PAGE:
Teaching Money Concepts - A Newsletter for Parents of Third Grade Children
What Do You Think?
Jennifer and her mom are shopping for a birthday present for a friend. They pay for the gift and Jennifer sees a hair barrette she really likes and says to her mom, "This barrette is so cool, would you buy it for me?" Her mom pays, "We just don't have any extra money right now." Jennifer whines, "But Mom, just write a check for it."
Parents may wonder when to start teaching children about money. Children are not born with money sense and need help and guidance to get them started in the right direction.
Teaching money management has never been more important. Many teenagers are handling lots of money without having the slightest idea of how to do it. If children learn the basics as they grow up, they will be better prepared.
While younger children learn by watching how others handle money, third grade children will learn by doing things with money themselves. Your child can learn about how money is earned, used, and saved. The child can make some decisions and figure out money is limited. It's important that you try to teach your child at his or her level. You cannot expect a child to see money in the same way an adult does. Use examples and activities that match the child's age and development.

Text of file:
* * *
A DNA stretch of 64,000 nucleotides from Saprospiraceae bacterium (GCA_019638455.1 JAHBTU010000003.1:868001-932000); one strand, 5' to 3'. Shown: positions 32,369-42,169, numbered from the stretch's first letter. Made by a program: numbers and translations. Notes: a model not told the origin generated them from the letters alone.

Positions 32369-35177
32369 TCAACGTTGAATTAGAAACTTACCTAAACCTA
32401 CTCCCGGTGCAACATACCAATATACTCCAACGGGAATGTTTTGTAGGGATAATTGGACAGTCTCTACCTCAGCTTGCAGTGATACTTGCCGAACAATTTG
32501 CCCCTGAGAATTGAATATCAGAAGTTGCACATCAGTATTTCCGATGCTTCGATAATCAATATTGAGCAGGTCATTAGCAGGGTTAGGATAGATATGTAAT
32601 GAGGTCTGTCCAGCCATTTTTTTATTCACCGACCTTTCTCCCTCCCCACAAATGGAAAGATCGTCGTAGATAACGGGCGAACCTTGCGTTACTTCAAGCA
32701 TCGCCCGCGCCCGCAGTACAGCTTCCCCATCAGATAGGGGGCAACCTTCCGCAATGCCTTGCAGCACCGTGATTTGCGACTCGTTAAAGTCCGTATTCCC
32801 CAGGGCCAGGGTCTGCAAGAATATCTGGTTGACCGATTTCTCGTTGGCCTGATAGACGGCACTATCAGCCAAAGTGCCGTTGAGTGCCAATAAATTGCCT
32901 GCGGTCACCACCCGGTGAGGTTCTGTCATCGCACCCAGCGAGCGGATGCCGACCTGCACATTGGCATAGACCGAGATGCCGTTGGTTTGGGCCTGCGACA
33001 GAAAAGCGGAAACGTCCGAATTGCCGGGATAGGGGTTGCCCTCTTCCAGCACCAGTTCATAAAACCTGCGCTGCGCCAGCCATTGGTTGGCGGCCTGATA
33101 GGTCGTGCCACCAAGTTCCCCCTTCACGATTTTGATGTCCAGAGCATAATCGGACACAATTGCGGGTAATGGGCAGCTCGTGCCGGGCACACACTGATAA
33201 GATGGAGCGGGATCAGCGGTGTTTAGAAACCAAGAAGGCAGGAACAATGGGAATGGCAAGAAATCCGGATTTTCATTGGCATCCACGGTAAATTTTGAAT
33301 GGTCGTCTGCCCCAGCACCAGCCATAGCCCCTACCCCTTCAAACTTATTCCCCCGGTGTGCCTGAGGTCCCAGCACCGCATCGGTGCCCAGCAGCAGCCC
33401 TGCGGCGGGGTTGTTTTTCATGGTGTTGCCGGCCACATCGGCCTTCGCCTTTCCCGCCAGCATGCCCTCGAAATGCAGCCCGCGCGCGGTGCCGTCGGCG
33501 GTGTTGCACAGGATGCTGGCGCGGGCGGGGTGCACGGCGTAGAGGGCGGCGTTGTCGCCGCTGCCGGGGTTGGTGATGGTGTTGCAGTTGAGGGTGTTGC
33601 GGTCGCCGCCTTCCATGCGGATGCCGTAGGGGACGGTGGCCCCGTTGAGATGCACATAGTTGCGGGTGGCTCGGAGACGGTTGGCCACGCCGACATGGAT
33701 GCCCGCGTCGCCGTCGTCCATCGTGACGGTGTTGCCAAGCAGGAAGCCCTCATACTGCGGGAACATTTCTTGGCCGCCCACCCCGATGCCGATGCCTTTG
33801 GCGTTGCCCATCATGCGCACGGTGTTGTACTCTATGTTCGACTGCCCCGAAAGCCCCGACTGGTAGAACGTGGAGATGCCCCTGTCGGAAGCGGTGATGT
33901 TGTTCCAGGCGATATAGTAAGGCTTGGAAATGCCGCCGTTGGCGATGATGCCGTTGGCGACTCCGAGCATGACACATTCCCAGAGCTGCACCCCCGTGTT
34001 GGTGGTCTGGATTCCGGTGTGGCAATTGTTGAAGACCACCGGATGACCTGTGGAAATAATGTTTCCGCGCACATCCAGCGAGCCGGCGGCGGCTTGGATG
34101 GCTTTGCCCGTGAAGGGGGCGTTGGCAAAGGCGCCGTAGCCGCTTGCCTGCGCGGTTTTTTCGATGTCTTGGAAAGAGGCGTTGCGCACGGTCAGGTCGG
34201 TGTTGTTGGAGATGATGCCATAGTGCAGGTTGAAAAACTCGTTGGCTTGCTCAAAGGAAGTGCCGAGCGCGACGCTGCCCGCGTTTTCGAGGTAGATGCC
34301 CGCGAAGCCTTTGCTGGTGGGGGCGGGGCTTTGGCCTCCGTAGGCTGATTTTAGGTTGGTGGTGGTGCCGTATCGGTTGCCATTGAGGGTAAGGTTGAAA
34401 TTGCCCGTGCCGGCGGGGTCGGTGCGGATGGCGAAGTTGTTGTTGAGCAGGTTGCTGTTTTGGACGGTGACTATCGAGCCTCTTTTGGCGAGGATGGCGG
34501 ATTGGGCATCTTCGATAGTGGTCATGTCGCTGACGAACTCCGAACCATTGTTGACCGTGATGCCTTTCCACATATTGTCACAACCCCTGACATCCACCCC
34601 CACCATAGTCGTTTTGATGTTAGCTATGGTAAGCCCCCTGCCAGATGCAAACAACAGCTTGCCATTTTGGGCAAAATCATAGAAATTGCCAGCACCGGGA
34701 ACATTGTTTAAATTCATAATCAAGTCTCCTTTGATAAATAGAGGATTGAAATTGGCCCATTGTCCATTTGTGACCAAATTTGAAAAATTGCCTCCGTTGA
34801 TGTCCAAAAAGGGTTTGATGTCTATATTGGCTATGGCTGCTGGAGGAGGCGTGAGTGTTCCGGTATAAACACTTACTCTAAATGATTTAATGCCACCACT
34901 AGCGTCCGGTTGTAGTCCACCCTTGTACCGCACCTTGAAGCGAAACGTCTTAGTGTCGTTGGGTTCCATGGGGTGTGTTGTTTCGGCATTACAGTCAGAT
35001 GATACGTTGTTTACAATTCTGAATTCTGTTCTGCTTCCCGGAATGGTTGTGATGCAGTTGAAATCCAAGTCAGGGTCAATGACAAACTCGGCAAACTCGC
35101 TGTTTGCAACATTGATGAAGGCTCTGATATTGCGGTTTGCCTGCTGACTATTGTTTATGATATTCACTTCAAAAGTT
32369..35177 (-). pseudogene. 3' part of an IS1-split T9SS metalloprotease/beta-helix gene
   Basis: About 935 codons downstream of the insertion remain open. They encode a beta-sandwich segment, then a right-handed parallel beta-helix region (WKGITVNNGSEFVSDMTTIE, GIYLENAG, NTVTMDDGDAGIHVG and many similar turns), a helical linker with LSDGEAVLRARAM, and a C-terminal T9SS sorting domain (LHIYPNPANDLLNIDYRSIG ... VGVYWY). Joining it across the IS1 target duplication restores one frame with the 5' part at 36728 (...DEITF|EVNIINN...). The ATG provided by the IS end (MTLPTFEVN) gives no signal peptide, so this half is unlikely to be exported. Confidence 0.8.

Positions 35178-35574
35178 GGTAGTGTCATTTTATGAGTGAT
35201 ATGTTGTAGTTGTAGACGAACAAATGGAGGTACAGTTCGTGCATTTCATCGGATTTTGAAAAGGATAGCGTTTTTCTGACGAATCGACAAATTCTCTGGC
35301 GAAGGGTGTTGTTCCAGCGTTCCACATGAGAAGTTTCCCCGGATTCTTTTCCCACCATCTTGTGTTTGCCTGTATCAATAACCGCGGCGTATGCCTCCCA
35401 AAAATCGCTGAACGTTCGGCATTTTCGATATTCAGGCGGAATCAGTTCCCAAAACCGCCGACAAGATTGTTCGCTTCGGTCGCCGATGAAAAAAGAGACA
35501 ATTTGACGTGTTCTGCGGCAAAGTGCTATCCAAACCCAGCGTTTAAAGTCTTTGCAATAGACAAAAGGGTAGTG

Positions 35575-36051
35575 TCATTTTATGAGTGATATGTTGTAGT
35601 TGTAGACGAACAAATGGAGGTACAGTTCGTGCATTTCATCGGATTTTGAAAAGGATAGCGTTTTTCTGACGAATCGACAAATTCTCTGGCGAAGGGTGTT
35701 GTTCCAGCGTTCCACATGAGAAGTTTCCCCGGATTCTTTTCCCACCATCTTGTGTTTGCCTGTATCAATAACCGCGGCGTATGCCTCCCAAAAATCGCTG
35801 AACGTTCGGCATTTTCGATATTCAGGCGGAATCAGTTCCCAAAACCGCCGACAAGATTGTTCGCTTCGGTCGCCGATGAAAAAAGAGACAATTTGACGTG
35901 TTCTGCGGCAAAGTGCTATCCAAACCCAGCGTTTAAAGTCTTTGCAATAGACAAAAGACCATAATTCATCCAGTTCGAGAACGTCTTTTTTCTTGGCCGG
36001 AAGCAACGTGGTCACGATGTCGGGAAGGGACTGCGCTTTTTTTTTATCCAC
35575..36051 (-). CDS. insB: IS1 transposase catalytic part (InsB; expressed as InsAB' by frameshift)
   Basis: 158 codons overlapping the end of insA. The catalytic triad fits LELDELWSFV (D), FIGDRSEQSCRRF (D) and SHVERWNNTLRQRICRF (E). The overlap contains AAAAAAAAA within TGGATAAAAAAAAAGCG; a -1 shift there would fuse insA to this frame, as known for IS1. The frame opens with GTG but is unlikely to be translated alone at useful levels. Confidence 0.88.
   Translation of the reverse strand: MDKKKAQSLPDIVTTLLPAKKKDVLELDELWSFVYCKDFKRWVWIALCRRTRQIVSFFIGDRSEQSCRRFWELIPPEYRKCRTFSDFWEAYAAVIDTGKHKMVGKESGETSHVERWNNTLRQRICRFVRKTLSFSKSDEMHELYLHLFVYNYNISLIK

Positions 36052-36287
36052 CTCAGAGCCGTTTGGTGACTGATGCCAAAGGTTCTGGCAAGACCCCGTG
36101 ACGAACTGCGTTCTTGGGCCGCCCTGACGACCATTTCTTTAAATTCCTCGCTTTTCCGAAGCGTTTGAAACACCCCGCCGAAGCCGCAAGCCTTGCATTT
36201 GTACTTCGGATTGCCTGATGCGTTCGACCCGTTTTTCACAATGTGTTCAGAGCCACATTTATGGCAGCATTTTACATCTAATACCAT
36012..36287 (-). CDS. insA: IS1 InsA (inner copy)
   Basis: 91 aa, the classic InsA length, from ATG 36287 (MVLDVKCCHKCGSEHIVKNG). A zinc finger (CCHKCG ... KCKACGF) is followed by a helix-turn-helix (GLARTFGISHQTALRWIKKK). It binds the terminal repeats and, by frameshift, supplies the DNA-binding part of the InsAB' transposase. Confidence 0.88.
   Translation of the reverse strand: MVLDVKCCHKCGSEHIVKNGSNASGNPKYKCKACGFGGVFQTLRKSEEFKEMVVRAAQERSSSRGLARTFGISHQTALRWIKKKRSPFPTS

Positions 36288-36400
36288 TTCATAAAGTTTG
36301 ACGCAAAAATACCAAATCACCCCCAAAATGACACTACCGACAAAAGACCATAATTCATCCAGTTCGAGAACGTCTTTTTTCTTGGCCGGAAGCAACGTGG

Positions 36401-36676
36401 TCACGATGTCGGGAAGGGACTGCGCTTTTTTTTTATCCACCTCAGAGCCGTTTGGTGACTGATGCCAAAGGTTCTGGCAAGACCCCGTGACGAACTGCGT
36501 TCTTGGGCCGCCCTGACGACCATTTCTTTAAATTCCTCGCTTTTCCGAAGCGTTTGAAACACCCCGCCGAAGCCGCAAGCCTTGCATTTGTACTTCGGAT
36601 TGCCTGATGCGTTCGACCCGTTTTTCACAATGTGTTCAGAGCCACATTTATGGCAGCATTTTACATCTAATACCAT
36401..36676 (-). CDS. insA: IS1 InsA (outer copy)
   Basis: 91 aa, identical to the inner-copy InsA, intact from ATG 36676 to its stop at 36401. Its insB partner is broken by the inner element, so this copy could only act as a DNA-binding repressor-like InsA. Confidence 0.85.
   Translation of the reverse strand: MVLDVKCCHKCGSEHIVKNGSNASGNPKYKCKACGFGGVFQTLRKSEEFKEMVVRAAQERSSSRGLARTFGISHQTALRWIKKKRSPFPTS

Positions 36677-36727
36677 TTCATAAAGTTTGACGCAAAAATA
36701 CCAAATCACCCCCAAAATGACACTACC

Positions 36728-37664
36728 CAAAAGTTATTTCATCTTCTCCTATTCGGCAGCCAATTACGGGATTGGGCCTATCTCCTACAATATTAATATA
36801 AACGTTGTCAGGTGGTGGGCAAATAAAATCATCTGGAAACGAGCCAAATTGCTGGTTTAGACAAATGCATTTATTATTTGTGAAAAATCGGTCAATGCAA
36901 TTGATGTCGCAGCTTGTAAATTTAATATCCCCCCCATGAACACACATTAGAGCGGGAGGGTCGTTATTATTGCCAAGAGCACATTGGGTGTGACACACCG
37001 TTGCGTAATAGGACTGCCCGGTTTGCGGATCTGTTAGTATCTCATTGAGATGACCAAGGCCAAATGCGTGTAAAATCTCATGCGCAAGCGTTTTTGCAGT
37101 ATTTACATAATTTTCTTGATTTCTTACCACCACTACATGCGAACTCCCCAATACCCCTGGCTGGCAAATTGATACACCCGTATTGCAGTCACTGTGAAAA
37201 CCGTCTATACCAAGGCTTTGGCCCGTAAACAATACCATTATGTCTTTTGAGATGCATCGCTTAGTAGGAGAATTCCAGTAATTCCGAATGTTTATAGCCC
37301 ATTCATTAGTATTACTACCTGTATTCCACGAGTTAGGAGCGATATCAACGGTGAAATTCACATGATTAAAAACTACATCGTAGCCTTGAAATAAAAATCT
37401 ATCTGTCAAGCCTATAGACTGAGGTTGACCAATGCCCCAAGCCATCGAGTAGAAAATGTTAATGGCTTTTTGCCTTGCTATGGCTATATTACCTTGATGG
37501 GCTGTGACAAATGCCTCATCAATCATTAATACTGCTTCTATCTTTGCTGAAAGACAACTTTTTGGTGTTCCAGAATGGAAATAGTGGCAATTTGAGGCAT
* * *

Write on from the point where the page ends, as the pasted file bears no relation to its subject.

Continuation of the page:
Teaching Money Concepts
Your child can deal with small amounts of money and make simple decisions and plans. Provide lots of chances for your child to do this. Remember, he or she will learn by doing.
Here are some fun activities you might try with your child:
- Allow your child to help make decisions at the store. Talk together about deciding between two items—for example, buying either generic brand or name brand cereal.
- Give your child a regular allowance. This will help teach limits and how to follow a plan for spending.
- Think of ways your child can earn some money and keep this separate from any allowance. The child needs to learn where money comes from and that it "doesn't grow on trees."
- Open a savings account so the child can learn to save for something special.
- Talk about advertisements and their messages. Help the child learn ads aren't always real or what they appear to be.
Reprinted with the permission of the Iowa State University Extension. © 2008 Iowa State University Extension.
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